Imagine a Mercedes-Benz B-Class with rear-wheel drive and a 388 hp 5.5 litre V8 shoehorned into it. Unfortunately, you won’t be able to get your hands on one – the B 55 is an one-off example built by trainees at Merc’s Rastatt plant as a means of showing what can be done if you set your mind to it.

The car was built by a team of twelve second-year and third-year trainees specialising in production mechanics and automotive mechatronics, led by foremen Andreas Wurz from the technical vocational training department and Matthias Rieger from the electrics/electronics installation section.

The design evolved on the basis that the spatial concept of the B-Class was to remain unchanged, with minor indications of the conversion work from an exterior point of view, though the interior was to be upgraded in line with the new vehicle class being aspired to. Most importantly, the vehicle would have to be suitable for day-to-day driving.

The donor car came in the form of a B 200 CDI which had been delegated to the training workshop for learning purposes. As the trainees completely disassembled the car, Wurz went in search of a suitable engine and found what he was looking for, a 5.5 litre V8 with 388 hp and 530 NM of torque. This was transplanted into the B-Class together with a seven-speed automatic transmission and the engine control unit.

The V8 power unit fitted amazingly well, and the team was even able to use the original engine mounts. The ECU also proved to be quite a headache, as it had to be reprogrammed only to process signals from the driven rear axle, and there were serious problems with the steering, but a number of modifications cleared that hurdle.

Going with rear-wheel drive meant getting a suitable rear drive axle, and it emerged that the rear axle of an older W 210 series E-Class would be a very good geometrical fit. Wurz and his colleagues designed a subframe, and extensive forming and welding work allowed the bodyshell to receive the new rear axle. The propshaft of the E-Class also fitted into the B-Class with no further modifications, elegantly concealed within the sandwich floor.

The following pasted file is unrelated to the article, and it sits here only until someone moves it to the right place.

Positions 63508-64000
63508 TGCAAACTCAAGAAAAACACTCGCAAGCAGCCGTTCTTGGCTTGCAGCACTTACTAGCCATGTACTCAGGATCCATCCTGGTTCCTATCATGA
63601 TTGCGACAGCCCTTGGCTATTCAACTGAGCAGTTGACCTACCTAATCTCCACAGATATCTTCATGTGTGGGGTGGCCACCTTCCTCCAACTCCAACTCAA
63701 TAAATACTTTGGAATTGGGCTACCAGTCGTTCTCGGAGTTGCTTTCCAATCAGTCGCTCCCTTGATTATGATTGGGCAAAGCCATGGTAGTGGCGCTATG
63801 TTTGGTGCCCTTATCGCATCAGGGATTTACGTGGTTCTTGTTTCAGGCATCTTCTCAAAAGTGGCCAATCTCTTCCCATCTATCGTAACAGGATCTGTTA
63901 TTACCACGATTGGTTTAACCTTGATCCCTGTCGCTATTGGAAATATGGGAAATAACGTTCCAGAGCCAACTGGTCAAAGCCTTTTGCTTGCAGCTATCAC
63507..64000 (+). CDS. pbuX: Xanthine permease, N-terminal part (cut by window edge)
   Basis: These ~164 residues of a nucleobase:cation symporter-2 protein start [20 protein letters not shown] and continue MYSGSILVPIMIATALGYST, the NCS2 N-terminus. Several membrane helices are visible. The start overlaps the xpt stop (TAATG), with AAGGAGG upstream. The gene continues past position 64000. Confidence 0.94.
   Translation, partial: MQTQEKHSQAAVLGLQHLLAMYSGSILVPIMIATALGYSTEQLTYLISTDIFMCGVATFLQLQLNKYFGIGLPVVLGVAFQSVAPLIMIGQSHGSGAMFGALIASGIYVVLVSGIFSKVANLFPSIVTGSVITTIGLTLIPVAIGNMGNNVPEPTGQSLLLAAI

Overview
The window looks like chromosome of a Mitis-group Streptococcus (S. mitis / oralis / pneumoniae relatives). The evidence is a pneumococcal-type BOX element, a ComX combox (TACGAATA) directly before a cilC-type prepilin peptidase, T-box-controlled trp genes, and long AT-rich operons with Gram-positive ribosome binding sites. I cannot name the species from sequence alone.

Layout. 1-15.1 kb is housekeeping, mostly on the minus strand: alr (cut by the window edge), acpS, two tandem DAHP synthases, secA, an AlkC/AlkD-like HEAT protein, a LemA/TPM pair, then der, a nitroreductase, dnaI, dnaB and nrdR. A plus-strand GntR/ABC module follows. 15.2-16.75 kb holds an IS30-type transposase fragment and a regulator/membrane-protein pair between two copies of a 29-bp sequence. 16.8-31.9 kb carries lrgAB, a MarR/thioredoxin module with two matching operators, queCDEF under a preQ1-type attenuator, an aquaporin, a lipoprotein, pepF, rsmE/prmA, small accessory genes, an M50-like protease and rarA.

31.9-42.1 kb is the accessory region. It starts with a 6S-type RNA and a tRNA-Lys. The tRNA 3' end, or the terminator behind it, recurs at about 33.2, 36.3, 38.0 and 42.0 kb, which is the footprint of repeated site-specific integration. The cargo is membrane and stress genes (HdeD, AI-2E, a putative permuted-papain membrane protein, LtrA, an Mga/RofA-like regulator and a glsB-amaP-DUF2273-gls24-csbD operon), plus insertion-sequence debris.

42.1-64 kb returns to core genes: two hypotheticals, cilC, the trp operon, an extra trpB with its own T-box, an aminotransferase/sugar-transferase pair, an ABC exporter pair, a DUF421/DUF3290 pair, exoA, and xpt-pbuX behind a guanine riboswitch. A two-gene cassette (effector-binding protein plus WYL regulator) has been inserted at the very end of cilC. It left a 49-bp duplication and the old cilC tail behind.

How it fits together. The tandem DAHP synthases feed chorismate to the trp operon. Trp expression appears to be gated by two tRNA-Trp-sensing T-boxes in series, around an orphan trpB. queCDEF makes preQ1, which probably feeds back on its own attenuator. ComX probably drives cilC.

The exhaust system was a clever combination of various replacement part items, and took the form of a twin-pipe system emerging at the centre of the rear end. For the brakes, the team also found the right stuff in the replacement parts catalogue, in the form of the C32 AMG’s system.

As for wheels, the B 55 sits on five spoke design 18-inch AMG sports wheels with 235/40 front and 255/35 rear rubbbers – the maximum steering angle at the front axle was limited to suit. The team also replaced the suspension, installing a K&W coilover system.

For the interior, friends from the training workshop at the Sindelfingen plant provided Alcantara linings for the A, B and C-pillars as well as a roof liner in the same, luxurious material. The seats in a leather/Alcantara combination were fitted by Johnson Controls specialists located on-site in Rastatt. The plant’s paint shop provided the finishing touches – the white car has dark-painted radiator louvres and smoked headlamp lenses, offering very little indication of the demon concealed beneath the car’s bonnet.

At 1,620 kg, the weight of the B 55 is only around 180 kg heavier than the original car, and while no measurements have been taken yet, the Rastatt team feels that the car should manage a 0-100 kph sprint time of under six seconds.

Gallery after the jump.

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